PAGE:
Washington D.C. (EWG) – Gas drilling companies routinely warn their investors of a litany of possible disasters – such as leaks, spills, explosions, bodily injury and even death – but regularly fail to mention these risks when persuading landowners to sign leases for drilling rights, an Environmental Working Group investigation found.
EWG researchers compared federal Securities and Exchange Commission (SEC) filings and natural gas drilling leases used by major companies engaged in hydraulic fracturing (fracking) and horizontal drilling and found that, at best, the leases offered only vague mentions of risks that are explicitly listed in the legally required SEC reports. Twenty-three landowners in five states who had signed or been asked to sign drilling leases also told EWG that company representatives who offered the leases made no mention of possible risks.
“These landowners who were left in the dark about drilling risks are likely just the tip of the iceberg,” said EWG senior counsel Dusty Horwitt, J.D. “Industry documents, regulators and lawyers all indicate that there may be thousands of landowners who unknowingly put their water, homes and health at risk by signing natural gas leases. It’s time to level the playing field so that landowners know the facts about drilling before they sign a lease.”
Federal law designed to protect investors against fraud requires companies to disclose “the most significant factors that make the offering speculative or risky.” But in the midst of perhaps the largest natural gas rush in U.S. history, there has been little or no regulation of the transactions that give drilling companies access to private lands atop gas and oil reserves.
“We were never told about any kind of risks whatsoever,” Craig Sautner of Dimock, Penn., told an EWG researcher. Craig and his wife Julie leased about 3½ acres to Houston-based Cabot Oil and Gas Corp. in 2008.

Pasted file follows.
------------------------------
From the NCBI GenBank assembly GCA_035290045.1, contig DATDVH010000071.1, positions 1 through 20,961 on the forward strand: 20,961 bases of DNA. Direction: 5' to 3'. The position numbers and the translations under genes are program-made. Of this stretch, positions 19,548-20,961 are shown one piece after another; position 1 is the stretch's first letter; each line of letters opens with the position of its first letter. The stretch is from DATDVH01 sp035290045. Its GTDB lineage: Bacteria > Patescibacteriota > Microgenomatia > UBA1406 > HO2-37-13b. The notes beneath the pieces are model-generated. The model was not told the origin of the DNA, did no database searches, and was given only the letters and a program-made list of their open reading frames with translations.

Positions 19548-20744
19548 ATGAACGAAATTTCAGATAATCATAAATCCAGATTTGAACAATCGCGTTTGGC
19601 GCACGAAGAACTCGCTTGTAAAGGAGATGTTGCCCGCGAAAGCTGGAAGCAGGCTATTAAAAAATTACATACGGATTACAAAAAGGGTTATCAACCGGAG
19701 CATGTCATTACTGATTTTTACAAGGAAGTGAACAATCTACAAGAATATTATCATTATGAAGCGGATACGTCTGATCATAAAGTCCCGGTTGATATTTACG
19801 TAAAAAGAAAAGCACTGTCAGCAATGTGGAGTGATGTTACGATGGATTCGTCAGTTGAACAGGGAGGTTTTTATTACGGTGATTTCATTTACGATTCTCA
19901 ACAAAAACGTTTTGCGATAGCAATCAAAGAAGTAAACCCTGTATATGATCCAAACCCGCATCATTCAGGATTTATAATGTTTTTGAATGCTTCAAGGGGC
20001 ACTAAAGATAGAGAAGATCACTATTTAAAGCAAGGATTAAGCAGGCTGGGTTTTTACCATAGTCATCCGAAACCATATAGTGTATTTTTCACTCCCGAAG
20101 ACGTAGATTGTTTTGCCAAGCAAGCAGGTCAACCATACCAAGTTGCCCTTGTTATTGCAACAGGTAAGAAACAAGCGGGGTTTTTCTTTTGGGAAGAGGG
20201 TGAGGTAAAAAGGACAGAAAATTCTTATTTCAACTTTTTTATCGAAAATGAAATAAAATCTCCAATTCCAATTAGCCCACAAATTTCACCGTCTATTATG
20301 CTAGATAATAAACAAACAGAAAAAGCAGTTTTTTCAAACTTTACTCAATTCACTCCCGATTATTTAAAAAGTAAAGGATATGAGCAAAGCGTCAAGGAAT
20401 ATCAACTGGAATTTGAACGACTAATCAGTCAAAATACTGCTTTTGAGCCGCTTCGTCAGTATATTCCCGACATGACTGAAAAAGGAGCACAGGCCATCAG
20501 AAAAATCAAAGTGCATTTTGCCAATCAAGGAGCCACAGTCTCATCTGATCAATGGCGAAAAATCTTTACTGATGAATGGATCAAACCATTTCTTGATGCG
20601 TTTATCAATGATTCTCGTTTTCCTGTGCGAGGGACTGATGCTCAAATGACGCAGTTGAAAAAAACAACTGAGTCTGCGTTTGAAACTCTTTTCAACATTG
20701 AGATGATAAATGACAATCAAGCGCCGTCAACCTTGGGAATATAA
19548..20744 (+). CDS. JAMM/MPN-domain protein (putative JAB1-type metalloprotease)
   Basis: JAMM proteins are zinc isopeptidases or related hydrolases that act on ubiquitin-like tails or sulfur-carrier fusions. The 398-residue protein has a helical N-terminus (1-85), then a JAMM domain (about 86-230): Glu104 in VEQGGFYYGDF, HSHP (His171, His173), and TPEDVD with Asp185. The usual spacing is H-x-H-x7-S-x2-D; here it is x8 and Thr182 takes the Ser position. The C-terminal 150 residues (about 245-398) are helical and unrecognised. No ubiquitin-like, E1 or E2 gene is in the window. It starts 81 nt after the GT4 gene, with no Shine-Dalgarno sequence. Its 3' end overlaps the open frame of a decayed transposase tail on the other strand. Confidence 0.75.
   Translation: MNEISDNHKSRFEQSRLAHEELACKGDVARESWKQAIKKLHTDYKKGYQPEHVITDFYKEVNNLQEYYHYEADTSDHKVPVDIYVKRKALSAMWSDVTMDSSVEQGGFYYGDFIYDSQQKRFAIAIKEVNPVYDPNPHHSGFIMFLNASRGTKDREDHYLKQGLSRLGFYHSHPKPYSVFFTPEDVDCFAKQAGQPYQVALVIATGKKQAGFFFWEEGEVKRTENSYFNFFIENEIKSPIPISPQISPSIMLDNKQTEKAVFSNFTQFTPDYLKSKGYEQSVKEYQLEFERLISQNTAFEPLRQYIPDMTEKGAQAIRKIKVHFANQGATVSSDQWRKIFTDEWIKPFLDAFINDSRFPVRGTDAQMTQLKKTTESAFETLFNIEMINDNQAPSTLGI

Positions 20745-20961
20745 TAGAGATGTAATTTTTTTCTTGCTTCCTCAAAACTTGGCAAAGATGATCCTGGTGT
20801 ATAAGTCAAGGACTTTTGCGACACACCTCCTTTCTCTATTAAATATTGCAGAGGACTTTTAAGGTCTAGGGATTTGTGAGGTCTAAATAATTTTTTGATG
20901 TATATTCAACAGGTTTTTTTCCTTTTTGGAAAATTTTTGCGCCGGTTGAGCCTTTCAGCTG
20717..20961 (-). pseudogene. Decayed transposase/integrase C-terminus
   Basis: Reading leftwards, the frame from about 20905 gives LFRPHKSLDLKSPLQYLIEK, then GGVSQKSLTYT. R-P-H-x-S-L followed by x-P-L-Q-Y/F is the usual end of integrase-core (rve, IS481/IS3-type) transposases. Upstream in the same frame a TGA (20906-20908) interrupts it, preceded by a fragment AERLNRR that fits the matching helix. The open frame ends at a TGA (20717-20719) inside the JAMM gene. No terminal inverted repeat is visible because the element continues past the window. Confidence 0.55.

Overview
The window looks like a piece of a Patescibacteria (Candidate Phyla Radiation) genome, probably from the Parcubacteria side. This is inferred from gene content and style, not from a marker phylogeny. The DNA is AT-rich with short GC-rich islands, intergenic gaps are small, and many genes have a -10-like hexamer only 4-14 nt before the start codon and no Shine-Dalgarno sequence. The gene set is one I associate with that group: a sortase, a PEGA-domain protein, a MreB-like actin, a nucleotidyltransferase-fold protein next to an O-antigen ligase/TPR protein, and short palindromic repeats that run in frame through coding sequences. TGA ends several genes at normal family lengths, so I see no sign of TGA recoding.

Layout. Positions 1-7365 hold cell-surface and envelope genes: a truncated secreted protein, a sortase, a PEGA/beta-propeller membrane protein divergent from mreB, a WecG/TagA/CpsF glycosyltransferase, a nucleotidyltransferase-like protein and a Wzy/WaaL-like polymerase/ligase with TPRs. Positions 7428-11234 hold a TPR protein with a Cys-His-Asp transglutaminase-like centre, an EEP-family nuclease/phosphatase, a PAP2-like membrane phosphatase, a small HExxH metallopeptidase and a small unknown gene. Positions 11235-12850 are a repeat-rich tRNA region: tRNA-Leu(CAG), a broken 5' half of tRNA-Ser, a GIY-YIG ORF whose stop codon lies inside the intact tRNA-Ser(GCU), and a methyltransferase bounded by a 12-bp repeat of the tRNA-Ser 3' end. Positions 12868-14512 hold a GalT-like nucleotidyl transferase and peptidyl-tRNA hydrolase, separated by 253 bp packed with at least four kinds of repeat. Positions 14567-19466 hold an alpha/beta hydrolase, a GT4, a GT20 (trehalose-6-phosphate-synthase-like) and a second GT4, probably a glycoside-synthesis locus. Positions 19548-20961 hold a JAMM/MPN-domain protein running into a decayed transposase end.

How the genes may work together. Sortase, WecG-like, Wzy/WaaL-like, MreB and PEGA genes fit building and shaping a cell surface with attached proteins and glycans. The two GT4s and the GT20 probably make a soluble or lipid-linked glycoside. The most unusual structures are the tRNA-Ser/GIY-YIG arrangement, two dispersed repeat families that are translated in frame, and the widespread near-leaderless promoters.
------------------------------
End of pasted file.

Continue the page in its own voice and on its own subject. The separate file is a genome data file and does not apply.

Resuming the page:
Water wells serving the Sautners and 18 other nearby families were contaminated and became unusable after Cabot began drilling in 2009, according to Pennsylvania officials. Cabot, which has publicly disputed the finding, did not respond to EWG’s request for comment. The state recently lifted an order requiring Cabot to provide replacement water to the families over the objection of the Sautners, who say their well water is still contaminated. Several affected residents in Dimock, including the Sautners, have sued Cabot for damages.
The company’s 2008 10-K form filed with the Securities and Exchange Commission contains explicit warnings that appear nowhere in the Sautners’ lease agreement and that the couple says never came up in their discussions with company representatives:
“Our business involves a variety of operating risks, including: well site blowouts, cratering and explosions; equipment failures; uncontrolled flows of natural gas, oil or well fluids; fires; formations with abnormal pressures; pollution and other environmental risks; and natural disasters.
“Any of these events could result in injury or loss of human life.”
The pollution in Dimock is not an isolated incident. State officials in Wyoming, Ohio and Colorado have documented recent cases of water contamination linked to natural gas drilling, and the U.S. Environmental Protection Agency has documented serious problems associated with drilling as far back as 1987. On Thursday, Dec. 8, the EPA also concluded that fracking could be responsible for a case of groundwater contamination in Wyoming.
EWG’s report calls on states to require that companies disclose drilling risks to landowners in the same way the SEC requires it for shareholders.